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When to Get a Mole Looked At

25 May 2022

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Take a minute and glance over your skin. You’ll probably find at least a few skin growths known as moles. These relatively harmless spots appear on just about everyone’s skin – it’s even common for adults to have as many as 10 to 40 moles. 

In some cases, though, moles can turn into a dangerous form of skin cancer called melanoma. But how do you know what is normal and what is concerning? This blog will help you determine when to call a dermatologist to get your mole looked at.

What are skin moles?

Your skin and eyes consist of pigment-forming cells called melanocytes. These cells transfer melanin to give your skin and eyes its color. Melanocytes are normally spread out across your skin, but they can grow in clusters or groups to form moles. Genetics and sun exposure are believed to play a role in mole development.

Moles aren’t dangerous, but the skin cells can mutate and undergo DNA changes that become cancerous cells. Most often, this is due to family history or an environmental factor such as chronic sun exposure without wearing sunscreen or prolonged use of tanning beds.

Types of moles on skin

Most types of skin moles fall under the common mole category. These benign skin clusters are harmless. Here are some other types of moles that can lead to skin cancer.

Atypical moles: Also called dysplastic nevi, these moles grow in an irregular shape and are larger than a pencil eraser. Unlike common moles that are one color (usually brown or pink), atypical moles are a mix of various colors. They typically appear on your body and are rarely on the face. People with four or more atypical moles have a higher risk of developing melanoma.

Congenital moles: These moles are present at birth and can either be small or larger. The bigger the congenital mole, the higher the risk you have of developing melanoma. 

Spitz nevus: These rare types of moles are usually pink with a raised surface that resembles a dome. Spitz nevus typically appear before adulthood.

How to know if a mole is cancerous

If you notice a mole developing on your skin or have had a mole present for quite some time, there are a few visible signs to look for.

In general, moles have the following characteristics:

  • One color
  • Round
  • Flat or slightly raised
  • Remain unchanged over time (month to month)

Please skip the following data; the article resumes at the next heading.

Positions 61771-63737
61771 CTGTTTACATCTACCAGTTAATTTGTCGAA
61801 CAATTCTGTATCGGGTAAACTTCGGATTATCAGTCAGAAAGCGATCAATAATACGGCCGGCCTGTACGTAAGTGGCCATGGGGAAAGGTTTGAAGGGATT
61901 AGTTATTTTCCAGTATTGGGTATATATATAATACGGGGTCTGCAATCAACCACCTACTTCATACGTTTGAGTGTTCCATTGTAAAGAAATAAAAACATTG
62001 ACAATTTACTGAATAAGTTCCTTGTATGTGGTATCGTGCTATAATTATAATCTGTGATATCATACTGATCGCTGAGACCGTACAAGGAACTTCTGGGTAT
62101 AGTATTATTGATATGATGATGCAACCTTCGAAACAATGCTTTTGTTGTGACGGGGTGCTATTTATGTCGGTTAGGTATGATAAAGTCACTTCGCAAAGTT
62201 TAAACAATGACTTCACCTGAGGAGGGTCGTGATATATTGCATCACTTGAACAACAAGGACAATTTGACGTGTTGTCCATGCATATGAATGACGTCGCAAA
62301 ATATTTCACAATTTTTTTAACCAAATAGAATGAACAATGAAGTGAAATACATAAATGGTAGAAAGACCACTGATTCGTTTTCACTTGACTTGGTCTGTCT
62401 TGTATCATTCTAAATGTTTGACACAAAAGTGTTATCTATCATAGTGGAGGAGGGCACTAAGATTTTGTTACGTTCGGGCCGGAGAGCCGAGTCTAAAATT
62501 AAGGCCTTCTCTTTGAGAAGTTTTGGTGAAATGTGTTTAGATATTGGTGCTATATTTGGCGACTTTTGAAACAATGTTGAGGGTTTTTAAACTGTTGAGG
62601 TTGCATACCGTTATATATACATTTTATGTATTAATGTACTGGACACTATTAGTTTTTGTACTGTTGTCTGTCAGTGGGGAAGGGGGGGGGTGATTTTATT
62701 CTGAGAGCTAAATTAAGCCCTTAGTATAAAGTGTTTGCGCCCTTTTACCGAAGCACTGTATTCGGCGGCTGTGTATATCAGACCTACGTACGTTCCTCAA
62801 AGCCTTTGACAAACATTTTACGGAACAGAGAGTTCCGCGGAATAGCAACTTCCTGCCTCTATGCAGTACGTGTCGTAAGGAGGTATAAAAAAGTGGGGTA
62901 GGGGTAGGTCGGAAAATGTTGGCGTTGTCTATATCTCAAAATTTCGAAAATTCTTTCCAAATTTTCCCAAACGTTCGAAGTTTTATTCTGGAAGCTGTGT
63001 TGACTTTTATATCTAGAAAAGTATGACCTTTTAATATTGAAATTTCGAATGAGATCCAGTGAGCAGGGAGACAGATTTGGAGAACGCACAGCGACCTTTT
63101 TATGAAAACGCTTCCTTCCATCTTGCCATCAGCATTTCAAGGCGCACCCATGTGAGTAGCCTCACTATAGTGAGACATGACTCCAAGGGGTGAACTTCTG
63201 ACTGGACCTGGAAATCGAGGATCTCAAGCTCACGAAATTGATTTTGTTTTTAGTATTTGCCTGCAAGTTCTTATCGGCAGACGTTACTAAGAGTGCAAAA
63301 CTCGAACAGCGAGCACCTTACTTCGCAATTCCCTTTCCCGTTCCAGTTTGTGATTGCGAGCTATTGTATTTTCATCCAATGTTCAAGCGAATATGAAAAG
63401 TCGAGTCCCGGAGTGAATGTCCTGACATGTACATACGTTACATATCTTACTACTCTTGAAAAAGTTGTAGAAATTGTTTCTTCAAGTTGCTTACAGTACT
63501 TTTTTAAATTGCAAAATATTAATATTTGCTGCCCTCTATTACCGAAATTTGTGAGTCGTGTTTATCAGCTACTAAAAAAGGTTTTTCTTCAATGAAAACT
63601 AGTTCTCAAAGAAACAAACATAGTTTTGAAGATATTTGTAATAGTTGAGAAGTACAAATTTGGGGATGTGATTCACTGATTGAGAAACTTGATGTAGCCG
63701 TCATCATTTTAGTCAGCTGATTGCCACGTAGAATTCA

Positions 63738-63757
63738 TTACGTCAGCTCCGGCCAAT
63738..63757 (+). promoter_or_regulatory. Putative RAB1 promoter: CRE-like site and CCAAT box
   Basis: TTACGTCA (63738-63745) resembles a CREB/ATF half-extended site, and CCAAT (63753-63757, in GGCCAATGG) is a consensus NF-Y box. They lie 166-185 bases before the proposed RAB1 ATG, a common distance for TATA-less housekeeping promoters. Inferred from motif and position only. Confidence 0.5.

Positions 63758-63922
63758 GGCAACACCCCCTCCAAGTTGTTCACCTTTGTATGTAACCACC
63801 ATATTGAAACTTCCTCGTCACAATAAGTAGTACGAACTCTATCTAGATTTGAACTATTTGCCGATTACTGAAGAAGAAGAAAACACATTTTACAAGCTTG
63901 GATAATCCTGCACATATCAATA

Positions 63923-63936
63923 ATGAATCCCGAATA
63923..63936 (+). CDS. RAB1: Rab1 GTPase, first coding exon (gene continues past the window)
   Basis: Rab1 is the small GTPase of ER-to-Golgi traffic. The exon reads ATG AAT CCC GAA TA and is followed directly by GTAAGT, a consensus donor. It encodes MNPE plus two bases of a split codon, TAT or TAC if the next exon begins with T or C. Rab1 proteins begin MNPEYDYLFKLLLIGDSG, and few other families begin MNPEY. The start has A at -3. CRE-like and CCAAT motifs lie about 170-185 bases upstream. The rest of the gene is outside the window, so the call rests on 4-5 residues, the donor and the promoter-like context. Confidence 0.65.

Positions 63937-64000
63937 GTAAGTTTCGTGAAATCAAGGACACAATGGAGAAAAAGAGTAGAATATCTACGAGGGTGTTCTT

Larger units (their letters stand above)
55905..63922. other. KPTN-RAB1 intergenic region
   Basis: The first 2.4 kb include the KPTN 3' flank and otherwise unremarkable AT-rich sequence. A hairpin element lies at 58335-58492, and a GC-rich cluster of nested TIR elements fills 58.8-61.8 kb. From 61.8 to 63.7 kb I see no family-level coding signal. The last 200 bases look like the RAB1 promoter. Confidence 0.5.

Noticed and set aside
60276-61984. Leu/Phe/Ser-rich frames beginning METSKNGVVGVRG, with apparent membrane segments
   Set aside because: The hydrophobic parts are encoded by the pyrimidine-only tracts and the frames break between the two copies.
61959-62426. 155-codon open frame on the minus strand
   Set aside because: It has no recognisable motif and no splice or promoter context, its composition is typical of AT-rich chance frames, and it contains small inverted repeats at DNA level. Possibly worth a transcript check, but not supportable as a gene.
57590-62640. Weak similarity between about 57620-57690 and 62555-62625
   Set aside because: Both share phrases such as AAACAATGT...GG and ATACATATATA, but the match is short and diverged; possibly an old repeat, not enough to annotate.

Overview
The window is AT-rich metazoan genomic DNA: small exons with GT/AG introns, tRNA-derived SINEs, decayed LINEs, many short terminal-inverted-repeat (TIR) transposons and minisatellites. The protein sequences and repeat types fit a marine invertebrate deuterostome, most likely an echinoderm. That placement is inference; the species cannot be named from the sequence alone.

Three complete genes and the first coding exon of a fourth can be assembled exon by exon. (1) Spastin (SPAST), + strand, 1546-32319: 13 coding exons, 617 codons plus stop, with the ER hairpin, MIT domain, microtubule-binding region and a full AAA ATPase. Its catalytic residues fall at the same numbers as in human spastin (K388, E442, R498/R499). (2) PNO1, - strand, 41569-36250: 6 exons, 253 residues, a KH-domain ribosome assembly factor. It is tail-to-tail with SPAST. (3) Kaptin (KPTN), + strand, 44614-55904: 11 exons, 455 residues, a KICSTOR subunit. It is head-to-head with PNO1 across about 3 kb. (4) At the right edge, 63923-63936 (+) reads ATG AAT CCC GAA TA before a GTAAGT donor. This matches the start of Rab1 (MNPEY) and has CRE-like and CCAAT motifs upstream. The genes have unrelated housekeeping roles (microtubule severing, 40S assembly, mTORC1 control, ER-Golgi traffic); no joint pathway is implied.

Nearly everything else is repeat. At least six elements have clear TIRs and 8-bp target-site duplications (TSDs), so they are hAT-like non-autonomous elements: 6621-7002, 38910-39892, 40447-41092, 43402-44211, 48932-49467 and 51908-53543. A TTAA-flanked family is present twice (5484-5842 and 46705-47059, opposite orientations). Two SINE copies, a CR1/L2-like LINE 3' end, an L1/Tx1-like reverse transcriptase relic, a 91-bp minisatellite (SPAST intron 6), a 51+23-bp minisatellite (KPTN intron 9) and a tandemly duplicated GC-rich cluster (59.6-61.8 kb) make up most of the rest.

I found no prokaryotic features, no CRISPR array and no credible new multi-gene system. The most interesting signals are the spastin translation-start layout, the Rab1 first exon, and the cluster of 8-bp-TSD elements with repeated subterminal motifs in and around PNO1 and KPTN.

Moles that fit these basic criteria are unlikely to be cancerous. However, there are certain characteristics that can indicate something more serious.

ABCDE of moles

Should you have questions about whether your mole is benign or malignant, a mole that fits in one or more of the following five categories is a warning sign that you should see a dermatologist for further examination. 

Asymmetry: Both sides of the mole should look the same. Asymmetrical moles do not match the other half.

Border: The edge of the mole may be irregular or scalloped.

Color: The mole may have several shades of color, ranging from tan to red.

Diameter: The size of the mole may be larger than 6 mm, or the width of a pencil eraser.

Evolution: A mole shouldn’t change much. Cancerous moles can become raised over time.

Aside from these signs, you should also contact your dermatologist if your existing mole starts to bleed, itch or become painful.

How to take care of a mole

The most important thing you can do is to keep tabs on your mole with monthly self examinations. Moles can form anywhere, including hard-to-see areas such as your scalp, fingernails and toenails, so a thorough check is needed.

While your skin is wet, examine your skin from the head down to the feet, looking for any areas that have a different shape, color or border. Take a photo of the mole to keep tabs on it. You can also use a ruler to see the size has increased.

It’s important to keep tabs on moles if you were born with large congenital moles (more than 2 inches in diameter) or have a family history of melanoma. Atypical moles also tend to run in families and should be monitored in case they develop into skin cancer. New moles that form after the age of 30 generally should warrant a trip to the dermatologist.

How to get rid of moles on skin

Should any irregularities occur, your dermatologist will take a skin biopsy to analyze the cells. A cancerous mole will need to be removed. Benign moles aren’t typically removed because they will leave a scar.

To remove a mole, your doctor will first administer a numbing agent to limit pain at the incision site. There are three ways to remove it:

Surgical shave – This type of procedure uses a sharp blade (similar to a razor) to shave off the mole and its surrounding skin.

Punch excision – This type of procedure uses a tool to remove a larger area of skin along with the mole. Stitches are sometimes needed to close the wound.

Surgical excision – This type of procedure uses a scalpel to remove the mole and its surrounding skin. Stitches are sometimes needed to close the wound.

Whatever you do, never attempt to remove a mole at home as it can cause permanent scarring and increase your chance of infection. Plus, in the event you unknowingly attempt to remove a malignant mole, doing so without a trained professional can actually spread cancer cells throughout the rest of your body.

When in doubt, contact a dermatologist to examine any moles you think may be suspicious. The team at INTEGRIS Health dermatology can biopsy your mole to determine if it is cancerous.


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